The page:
I now feel I have both the practical and theoretical knowledge to enable me to work on a policy level. I have big plans and big ambitions. I would like to reform the education system in Burma, working together with the different ethnic groups to achieve this. But, as I have to be realistic, I will start smaller, by reforming the education system in the IDP camps. The first thing on my agenda is to advocate the community and current leaders in order to be able to change it.
- 5. What has been the most challenging part of your studies?
My weak point, I would have to say, were group discussions. I’ve noticed this with other students from Burma as well. Compared to students from other countries, we are behind in this aspect. We never practiced discussions and also lack background knowledge on many of the subjects, making us feel insecure in a public speaking setting. This is a direct result of the poor curriculum and teacher-focused education system in Burma.
- 6. Do you feel We women has supported you, and can you say how?
Definitely! I did not participate in the pre-uni program, but We women supported me throughout my studies. They found me a tutor to help with my papers. My tutor was especially helpful with my final paper; we met every week at the We women office. She also helped me find the right books that I needed in my study.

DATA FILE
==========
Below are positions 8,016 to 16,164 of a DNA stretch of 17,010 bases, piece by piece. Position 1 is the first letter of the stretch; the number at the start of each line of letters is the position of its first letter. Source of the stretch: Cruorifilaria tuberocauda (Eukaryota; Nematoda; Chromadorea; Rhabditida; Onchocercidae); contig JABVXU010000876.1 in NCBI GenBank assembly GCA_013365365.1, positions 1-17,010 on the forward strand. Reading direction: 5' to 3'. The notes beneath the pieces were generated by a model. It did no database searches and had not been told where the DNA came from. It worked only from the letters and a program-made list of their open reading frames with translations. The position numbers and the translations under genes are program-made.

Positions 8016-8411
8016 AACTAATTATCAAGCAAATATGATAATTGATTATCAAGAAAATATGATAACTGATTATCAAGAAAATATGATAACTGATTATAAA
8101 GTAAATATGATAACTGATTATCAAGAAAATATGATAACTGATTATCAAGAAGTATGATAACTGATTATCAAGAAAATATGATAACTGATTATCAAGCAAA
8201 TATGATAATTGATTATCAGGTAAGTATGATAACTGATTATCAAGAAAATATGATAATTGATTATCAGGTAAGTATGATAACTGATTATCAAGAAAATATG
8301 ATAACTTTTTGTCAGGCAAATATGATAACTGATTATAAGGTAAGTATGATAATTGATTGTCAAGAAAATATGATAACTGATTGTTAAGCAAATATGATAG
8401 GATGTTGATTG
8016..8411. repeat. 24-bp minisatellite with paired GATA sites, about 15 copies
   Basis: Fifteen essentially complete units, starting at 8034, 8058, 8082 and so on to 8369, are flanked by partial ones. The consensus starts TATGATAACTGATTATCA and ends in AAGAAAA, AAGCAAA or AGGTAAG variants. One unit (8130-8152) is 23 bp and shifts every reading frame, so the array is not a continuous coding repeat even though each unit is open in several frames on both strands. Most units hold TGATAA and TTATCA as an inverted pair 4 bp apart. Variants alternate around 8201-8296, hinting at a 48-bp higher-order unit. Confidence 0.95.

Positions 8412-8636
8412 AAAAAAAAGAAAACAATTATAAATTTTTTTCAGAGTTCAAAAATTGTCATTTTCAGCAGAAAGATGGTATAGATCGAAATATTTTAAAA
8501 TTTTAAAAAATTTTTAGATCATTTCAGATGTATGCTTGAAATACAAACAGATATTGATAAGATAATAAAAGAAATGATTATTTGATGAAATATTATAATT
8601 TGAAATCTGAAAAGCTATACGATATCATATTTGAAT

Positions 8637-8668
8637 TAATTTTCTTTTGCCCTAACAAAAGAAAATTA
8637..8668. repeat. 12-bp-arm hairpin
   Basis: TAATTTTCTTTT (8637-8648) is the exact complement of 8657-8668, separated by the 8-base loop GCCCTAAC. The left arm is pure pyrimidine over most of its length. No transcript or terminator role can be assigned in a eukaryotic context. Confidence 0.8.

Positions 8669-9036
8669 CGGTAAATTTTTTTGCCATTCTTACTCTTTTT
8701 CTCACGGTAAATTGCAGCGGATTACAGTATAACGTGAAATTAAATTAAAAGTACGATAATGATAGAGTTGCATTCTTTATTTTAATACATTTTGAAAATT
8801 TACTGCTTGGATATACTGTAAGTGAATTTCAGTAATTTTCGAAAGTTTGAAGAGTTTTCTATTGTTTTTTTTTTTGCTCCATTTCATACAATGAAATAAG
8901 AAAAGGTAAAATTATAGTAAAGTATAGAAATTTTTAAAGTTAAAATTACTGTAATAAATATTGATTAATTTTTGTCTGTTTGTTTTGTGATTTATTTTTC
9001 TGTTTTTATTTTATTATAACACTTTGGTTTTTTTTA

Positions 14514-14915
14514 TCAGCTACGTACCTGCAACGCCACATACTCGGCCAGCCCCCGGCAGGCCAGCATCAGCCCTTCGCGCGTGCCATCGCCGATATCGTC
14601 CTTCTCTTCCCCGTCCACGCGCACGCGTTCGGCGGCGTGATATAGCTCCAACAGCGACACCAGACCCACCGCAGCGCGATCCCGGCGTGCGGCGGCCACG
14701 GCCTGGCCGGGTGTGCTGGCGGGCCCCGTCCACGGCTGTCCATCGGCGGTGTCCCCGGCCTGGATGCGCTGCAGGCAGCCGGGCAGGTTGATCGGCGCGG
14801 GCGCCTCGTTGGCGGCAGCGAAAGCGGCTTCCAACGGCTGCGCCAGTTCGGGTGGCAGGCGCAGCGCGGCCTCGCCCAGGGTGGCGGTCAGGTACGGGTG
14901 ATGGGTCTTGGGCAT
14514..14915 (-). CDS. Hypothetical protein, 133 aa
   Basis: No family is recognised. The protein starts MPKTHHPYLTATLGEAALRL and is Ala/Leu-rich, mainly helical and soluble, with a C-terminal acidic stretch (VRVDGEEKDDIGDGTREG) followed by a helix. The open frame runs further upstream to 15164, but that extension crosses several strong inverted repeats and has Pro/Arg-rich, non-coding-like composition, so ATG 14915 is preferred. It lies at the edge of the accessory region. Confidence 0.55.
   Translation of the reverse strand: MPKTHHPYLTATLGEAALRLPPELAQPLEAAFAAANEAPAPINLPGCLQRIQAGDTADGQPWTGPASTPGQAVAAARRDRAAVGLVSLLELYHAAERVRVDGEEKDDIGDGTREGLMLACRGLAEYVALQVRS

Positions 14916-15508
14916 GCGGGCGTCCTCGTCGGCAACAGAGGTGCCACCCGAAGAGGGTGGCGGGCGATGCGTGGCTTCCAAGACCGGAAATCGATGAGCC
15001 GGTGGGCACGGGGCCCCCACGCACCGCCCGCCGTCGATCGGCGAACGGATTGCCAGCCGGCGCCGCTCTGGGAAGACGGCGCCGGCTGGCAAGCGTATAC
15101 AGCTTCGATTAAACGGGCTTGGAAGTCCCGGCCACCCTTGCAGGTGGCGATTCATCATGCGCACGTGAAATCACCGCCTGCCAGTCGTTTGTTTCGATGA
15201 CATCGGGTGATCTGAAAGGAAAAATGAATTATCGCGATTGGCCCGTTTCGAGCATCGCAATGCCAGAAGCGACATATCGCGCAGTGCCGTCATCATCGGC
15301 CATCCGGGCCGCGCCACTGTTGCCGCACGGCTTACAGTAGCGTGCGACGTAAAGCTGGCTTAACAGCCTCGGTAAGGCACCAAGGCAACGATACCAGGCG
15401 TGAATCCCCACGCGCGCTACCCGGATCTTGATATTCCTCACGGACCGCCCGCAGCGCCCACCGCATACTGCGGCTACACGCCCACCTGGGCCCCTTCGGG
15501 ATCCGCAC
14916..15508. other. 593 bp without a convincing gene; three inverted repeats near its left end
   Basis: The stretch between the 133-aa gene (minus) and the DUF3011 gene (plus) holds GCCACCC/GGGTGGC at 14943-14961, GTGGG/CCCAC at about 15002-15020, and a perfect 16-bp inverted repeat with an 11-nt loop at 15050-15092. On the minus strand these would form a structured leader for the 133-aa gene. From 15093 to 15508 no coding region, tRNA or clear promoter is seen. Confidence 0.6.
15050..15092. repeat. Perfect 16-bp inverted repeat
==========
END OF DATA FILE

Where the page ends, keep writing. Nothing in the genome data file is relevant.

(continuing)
- 7. What is your thesis subject, and why did you choose it?
I did my research on: “How effective are the teacher trainings, and are they applicable at the camps?”
The results show that most teachers still teach in the traditional Burmese style: teacher-centralized. Also, from the education administration point of view, I noticed that the organizational structure and curriculum have a big effect on the quality of the teaching. I found that the schools are not well organized, have a weak curriculum, and often use a mixture of Shan, Thai and Burmese language materials combined together. I also noticed bureaucratic, top-down management, when participative decision-making would be much more effective. Finally, many schools focus on administrational aspects, like funding, but forget about the importance of the teaching itself.
- 8. What is your future plan, and what are your new challenges? How can We women support you?
My focus is to reform the education system and work on a policy level. Right now, We women is assisting me in finding an Internship placement in a renowned organisation with a focus on curriculum development, financial management in education and/or academic management. I don’t feel comfortable to go to Burma yet, so the Internship can be based in any other country.
- 9. Do you have a word of advice for the students that are now in university or preparing to study?
For every theory you learn during your Masters, think about how you can apply this on a societal level.
- Do you have something you would like to say to your donor?
Please be with us, and keep supporting us, until we reach genuine democratic change.